Are you making killer content for social media and struggling to make enough money out of your side hustle? Well, you're not alone, creators around the world are doing phenomenal work and putting their content for free on YouTube, Instagram and yet only less than 5% make any real money.
In today's world and age, knowledge is easily accessible with all kinds of paid and unpaid courses specialized in all fields. This makes it difficult for creators to monetize their knowledge and make a living off their expertise only.
In the middle of all these free or cheap courses and tutorials available on different platforms, you must try to build a niche. As talked about by Li Jin, instead of gaining 100K followers and making money from cheap $20 on-demand courses, you could go for 1K followers and drive real impact with focused $1,000 courses for your super fans.
So Don't On-Demand Courses Drive Impact?
According to Wes Kao, the co-founder of Maven, this abundance of knowledge is only decreasing the participation and actual learning rate of the students, a problem that cohorts seem to be solving to a great extent.
Preetam Nath defines cohorts as time-based courses with a defined syllabus and goal that enroll only a particular number of students that complete the course while forming a community of like-minded individuals- their cohort-mates.
Cohorts work through collective learning and growth and promise and prove to give better results. That's why they are an important way creators and educators can deliver quality education for what it might be worth.
Given below is a short guide to the features of cohort-based courses (CBCs) that will help you get a clearer picture in mind and build one for yourself-
- A live outcome-driven course for a group of like-minded individuals
Cohort-based courses make the students work towards a goal, in a limited amount of time. The time restraint makes them do things by the given deadline and hence pushes them towards the goal faster.
As opposed to self-paced courses on platforms like Coursera and Udemy where students sign up individually and go through the learning alone, in cohort-based courses students learn through interaction with their peers.
For example, writing expert David Perell's cohort-based course on accelerating your career by writing online promises a complete before and after transformation journey.
- Has a developed system for goal setting & progress measurement
As mentioned above, cohort-based courses have a goal set that needs to be completed in a given amount of time. Plus, there is a system-defined to measure the success of the achievement of that goal.
Any sort of successful outcome-driven course must have a way to measure performance. For example, Harvard has grading; AA has a weekly chip you get for being clean.
- Engages students with experiential and project-based learning
Since cohort-based courses operate in real-time and are conducted through live classes, they allow so much room to learn through various kinds of practical activities. These are usually done in pairs or groups to enhance community learning and growing with each other.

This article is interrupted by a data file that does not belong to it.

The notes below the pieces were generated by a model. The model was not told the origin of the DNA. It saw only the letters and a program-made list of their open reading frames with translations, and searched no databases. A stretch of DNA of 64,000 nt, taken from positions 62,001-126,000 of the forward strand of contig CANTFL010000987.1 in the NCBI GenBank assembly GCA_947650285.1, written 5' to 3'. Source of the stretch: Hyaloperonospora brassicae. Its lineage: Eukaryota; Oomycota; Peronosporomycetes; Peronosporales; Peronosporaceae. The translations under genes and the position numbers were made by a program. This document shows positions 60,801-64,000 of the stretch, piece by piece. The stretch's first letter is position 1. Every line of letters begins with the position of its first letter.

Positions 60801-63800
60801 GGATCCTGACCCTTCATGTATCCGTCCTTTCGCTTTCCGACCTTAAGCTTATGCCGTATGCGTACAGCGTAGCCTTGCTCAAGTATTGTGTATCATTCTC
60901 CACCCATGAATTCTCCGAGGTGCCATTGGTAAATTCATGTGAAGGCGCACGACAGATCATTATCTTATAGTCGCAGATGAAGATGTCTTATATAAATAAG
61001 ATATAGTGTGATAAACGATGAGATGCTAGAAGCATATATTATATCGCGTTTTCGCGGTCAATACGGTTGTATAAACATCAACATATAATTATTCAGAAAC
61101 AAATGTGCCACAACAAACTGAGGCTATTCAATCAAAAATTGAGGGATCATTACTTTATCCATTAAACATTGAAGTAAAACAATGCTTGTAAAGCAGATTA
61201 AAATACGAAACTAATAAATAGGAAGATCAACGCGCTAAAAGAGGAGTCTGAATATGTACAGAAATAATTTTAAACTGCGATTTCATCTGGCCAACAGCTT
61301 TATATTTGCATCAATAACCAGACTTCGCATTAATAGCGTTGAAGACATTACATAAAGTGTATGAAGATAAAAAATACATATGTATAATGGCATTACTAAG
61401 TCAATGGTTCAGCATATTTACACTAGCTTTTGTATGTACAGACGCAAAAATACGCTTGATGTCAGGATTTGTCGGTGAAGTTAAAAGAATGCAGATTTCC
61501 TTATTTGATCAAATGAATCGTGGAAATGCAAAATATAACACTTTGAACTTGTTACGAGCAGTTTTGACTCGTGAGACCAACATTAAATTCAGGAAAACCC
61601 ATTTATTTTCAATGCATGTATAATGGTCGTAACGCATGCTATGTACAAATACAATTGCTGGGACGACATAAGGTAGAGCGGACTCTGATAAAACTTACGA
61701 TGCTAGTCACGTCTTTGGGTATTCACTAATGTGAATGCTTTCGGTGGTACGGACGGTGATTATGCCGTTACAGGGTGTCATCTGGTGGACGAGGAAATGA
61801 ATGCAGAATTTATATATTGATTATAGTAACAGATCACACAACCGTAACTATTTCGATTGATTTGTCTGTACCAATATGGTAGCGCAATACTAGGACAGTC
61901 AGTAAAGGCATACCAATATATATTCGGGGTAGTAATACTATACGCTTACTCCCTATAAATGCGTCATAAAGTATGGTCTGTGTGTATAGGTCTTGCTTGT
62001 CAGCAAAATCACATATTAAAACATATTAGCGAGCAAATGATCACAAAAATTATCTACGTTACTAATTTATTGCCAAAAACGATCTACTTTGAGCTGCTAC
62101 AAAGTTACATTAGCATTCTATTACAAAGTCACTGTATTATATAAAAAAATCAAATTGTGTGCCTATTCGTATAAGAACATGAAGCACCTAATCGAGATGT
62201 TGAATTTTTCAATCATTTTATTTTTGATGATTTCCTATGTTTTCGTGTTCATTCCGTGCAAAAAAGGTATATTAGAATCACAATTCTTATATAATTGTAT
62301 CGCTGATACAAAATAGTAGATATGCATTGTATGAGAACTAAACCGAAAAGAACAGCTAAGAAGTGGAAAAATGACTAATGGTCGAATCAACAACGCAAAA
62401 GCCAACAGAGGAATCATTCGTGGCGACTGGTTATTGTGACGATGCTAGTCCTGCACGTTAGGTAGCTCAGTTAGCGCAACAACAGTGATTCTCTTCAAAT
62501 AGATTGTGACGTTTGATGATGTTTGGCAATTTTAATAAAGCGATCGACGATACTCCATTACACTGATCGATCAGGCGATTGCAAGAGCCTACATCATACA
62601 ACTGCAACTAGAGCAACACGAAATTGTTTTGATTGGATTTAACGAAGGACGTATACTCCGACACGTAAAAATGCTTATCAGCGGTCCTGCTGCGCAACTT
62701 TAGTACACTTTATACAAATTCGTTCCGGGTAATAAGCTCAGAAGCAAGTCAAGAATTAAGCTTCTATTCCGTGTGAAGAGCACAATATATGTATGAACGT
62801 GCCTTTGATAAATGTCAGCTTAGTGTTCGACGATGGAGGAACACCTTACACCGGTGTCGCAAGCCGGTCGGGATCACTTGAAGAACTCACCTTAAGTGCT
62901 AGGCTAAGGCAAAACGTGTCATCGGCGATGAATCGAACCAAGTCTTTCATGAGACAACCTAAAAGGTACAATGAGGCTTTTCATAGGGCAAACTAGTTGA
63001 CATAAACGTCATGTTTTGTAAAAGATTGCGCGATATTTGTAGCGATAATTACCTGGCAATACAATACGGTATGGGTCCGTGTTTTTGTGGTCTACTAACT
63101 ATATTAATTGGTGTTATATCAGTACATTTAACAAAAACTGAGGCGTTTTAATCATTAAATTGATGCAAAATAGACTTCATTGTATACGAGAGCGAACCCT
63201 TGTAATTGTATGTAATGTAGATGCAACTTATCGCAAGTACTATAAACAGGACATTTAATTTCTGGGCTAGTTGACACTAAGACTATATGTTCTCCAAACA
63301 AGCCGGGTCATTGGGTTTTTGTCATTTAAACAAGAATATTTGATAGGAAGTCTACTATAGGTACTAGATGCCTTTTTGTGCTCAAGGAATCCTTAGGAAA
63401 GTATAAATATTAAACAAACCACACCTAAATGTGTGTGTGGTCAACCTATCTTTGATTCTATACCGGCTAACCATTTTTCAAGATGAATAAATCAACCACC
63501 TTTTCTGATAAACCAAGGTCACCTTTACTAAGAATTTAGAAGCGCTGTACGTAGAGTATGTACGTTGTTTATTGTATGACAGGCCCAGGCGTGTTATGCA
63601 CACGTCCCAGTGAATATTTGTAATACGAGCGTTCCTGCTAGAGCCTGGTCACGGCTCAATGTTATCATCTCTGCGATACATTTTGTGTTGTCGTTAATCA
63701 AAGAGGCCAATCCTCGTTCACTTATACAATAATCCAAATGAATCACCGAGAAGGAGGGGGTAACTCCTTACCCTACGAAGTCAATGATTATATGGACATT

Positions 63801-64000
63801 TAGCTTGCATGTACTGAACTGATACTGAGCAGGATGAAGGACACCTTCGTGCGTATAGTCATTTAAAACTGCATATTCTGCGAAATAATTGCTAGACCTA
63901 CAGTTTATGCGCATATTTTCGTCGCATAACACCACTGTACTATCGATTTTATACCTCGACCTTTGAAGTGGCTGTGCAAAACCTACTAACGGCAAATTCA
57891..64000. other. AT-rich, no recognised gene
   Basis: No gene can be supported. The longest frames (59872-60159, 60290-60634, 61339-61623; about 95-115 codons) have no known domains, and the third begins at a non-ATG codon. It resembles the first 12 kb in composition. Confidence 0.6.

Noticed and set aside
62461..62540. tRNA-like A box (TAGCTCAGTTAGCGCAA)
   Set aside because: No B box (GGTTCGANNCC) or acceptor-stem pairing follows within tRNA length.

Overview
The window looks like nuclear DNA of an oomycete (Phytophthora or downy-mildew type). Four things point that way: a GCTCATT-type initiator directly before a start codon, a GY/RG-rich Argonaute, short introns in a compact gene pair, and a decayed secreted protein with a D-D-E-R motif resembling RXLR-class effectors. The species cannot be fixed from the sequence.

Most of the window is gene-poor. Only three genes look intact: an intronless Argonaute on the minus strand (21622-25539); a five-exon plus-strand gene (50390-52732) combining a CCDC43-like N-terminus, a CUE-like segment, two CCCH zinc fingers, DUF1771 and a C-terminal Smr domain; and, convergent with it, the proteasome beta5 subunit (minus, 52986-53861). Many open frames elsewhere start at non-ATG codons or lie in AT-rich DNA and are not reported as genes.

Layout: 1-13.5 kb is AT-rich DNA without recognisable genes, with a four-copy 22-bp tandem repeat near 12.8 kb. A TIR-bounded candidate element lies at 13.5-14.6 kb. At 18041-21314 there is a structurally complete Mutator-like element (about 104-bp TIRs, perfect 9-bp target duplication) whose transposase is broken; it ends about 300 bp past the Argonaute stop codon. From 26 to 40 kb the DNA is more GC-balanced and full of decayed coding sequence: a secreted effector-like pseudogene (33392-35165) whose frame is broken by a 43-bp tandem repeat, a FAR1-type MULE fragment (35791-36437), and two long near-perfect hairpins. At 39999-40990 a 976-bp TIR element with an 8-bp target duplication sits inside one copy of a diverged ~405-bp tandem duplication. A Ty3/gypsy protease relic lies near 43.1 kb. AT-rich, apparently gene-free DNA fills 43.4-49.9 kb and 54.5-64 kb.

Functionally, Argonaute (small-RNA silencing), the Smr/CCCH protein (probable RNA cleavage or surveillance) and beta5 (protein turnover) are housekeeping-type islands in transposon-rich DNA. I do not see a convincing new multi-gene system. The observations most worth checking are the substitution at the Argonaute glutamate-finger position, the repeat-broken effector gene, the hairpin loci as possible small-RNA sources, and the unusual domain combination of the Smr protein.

- Led by industry experts/doers
These courses have a planned syllabus, schedule, and structure, and in such a way that the students get the best without missing out on anything. They are taught and mentored by individuals who are experts & have done that activity in the past. These experts are also course advisors and often also act as one-to-one mentors for the students.
Some of the experts that are not involved directly and throughout the duration are also invited as guest lecturers or speakers to share their stories, lessons learned, experiences with the students. They can also answer questions from an industry expert’s point of view. This promotes a wholesome learning experience and also builds connections for the future.
- 70% focus is on "HOW?"
A goal-oriented course, CBC prepares students for "how" to do certain things instead of "what" that thing is, or "why" it needs to be done. While teaching the "how," some time is dedicated to the "what" and "why," but that isn't the main focus. A practical hands-on learning experience helps with this.
A simple example, a CBC on losing 5 kgs in 30 days shouldn't educate one about "why" losing weight and being healthy is necessary, but mostly on "how" to do it.
- It encourages and demands discussions and interactions
Focused on community-based learning, a CBC's aim is also to build a network among all the peers for their time in and beyond the duration of the course. As a means for that, it encourages all students to have discussions with their peers.
- It has demo days and presentations
For the purpose of closure and also to evaluate the success and progress of the students, the course often includes some kind of assessment. A presentation, or performance through which the educator, the peers, and also the student can know how far they have come to their goal.
As Wes Kao says, "People pay for what is scarce, and right now it is cohorts." CBCs might just be the opportunity for you to explore and challenge your potential as an educator and deliver to the best of your capabilities. It is also a much better way to monetize your knowledge and expertise.
The above was a short introduction to cohort-based courses and a guide to some of its many features. For more such informative articles, visit SocialBoat’s blog here.